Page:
I'm Michel Martin and this is TELL ME MORE, from NPR News. Coming up, a storm threatens many of the same areas that were devastated by Hurricane Katrina seven years ago. We'll check in with the director of Homeland Security for New Orleans to find out how the city and its neighbors are getting ready. That's just ahead.
Saying that "it's offensive to me as a woman and as a minority" that Democrats portray the GOP as "the party that hates you" when they reach out to non-whites, South Carolina Gov. Nikki Haley made the case this morning that it's the Republican Party that minorities should be looking to join.
This is MORNING EDITION, from NPR News. Good morning. I'm David Greene.
STEVE INSKEEP, HOST:
And I'm Steve Inskeep.
Having sidestepped a storm in the Gulf, the Republican Convention begins a day late in Tampa. Organizers are hoping to give the public a better feel for a presidential candidate that many have been reluctant to embrace.
Clearwater, Fla., is in the swing county of Pinellas. That county went to George W. Bush in 2004 and Barack Obama in 2008. Now it's up for grabs. Steve Inskeep talks to Clearwater Mayor George Cretekos about voters' concerns there.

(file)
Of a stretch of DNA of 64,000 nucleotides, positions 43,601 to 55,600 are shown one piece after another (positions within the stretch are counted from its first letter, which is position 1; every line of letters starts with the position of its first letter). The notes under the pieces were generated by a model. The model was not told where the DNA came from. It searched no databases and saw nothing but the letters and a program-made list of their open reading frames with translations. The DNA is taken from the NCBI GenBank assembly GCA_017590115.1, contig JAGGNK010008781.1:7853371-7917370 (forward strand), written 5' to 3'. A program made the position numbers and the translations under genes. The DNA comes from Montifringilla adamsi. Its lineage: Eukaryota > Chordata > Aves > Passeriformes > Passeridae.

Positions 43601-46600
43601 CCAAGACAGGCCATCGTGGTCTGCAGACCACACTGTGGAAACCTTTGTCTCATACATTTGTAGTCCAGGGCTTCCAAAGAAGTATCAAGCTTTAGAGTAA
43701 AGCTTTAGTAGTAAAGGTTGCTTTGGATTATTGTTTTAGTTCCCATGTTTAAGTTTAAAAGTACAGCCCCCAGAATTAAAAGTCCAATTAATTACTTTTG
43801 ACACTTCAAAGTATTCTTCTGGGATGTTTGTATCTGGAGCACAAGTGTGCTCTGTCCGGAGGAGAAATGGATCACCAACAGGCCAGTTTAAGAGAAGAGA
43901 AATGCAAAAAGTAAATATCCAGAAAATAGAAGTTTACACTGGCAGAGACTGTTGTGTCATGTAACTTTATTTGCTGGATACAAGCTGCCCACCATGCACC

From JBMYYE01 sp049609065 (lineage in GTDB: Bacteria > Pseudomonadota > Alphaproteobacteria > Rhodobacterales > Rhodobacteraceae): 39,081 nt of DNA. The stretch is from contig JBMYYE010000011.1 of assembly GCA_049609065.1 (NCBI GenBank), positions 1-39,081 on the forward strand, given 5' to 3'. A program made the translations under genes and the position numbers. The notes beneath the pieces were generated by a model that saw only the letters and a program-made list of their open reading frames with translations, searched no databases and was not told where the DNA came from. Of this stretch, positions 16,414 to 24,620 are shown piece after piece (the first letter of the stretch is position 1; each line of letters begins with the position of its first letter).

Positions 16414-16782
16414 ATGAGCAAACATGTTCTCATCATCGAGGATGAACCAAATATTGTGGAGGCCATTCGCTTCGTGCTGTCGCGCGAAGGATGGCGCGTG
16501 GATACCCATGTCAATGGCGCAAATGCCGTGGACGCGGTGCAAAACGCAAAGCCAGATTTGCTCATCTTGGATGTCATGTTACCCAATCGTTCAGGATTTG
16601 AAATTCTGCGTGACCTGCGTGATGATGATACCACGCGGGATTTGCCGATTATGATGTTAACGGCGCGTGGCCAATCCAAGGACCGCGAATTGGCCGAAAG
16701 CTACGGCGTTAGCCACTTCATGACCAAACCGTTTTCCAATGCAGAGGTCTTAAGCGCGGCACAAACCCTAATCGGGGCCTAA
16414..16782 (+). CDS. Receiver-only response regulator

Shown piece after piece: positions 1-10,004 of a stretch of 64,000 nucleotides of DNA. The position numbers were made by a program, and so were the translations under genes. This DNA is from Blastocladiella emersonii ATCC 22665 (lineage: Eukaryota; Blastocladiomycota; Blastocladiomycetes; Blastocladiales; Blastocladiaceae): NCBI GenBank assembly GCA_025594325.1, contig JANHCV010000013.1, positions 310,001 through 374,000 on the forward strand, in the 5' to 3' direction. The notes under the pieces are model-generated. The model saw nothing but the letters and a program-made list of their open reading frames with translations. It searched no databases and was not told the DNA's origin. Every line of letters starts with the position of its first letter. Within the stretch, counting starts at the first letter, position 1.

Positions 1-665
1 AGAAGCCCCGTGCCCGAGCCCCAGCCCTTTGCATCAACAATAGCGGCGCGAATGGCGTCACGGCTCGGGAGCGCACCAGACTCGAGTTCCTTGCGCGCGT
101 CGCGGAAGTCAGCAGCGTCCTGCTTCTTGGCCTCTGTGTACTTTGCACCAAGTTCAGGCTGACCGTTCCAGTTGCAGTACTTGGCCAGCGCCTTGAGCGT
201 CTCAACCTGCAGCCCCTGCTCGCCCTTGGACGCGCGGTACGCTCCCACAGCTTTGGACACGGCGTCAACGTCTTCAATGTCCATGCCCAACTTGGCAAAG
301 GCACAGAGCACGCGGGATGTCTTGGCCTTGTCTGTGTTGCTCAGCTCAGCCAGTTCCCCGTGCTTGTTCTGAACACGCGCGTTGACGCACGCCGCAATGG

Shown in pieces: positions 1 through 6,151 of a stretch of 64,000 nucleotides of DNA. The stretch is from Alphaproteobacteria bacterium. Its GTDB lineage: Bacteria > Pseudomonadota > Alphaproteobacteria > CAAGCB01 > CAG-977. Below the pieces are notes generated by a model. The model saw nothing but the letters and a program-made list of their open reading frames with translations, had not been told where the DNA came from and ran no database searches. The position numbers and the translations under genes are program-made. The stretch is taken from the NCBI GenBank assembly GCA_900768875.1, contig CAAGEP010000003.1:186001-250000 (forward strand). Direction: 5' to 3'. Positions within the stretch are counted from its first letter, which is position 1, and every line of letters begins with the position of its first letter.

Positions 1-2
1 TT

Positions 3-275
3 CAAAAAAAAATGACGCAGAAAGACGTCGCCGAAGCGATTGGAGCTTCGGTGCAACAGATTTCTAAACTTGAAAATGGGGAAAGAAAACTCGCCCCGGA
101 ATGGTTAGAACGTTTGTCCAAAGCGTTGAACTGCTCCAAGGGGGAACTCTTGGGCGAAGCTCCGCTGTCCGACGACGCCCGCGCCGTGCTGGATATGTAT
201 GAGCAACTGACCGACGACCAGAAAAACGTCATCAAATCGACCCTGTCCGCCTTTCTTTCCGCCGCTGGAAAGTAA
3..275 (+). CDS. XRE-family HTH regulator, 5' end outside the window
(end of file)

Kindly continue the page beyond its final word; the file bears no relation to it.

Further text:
Among the speakers with a prime-time slot at the Republican National Convention in Tampa this week is South Carolina Gov. Nikki Haley. The speech could propel her into national politics.
The talk about Haley always mentions her gender, her age — 40 — and her race — Indian-American. She wears the labels proudly, and for $19.95 you can read all about them in her memoir Can't Is Not an Option. But there's another label Haley likes: fighter.
On Comedy Central not long ago, she mixed it up with fellow South Carolinian Stephen Colbert:
It's the closest these Floridians will ever get to an actual snow day.
The threat of Isaac canceled most official business at the Republican National Convention Monday. But the storm went west, sending a little wind and rain to Tampa. The typical summer afternoon thunderstorm is worse.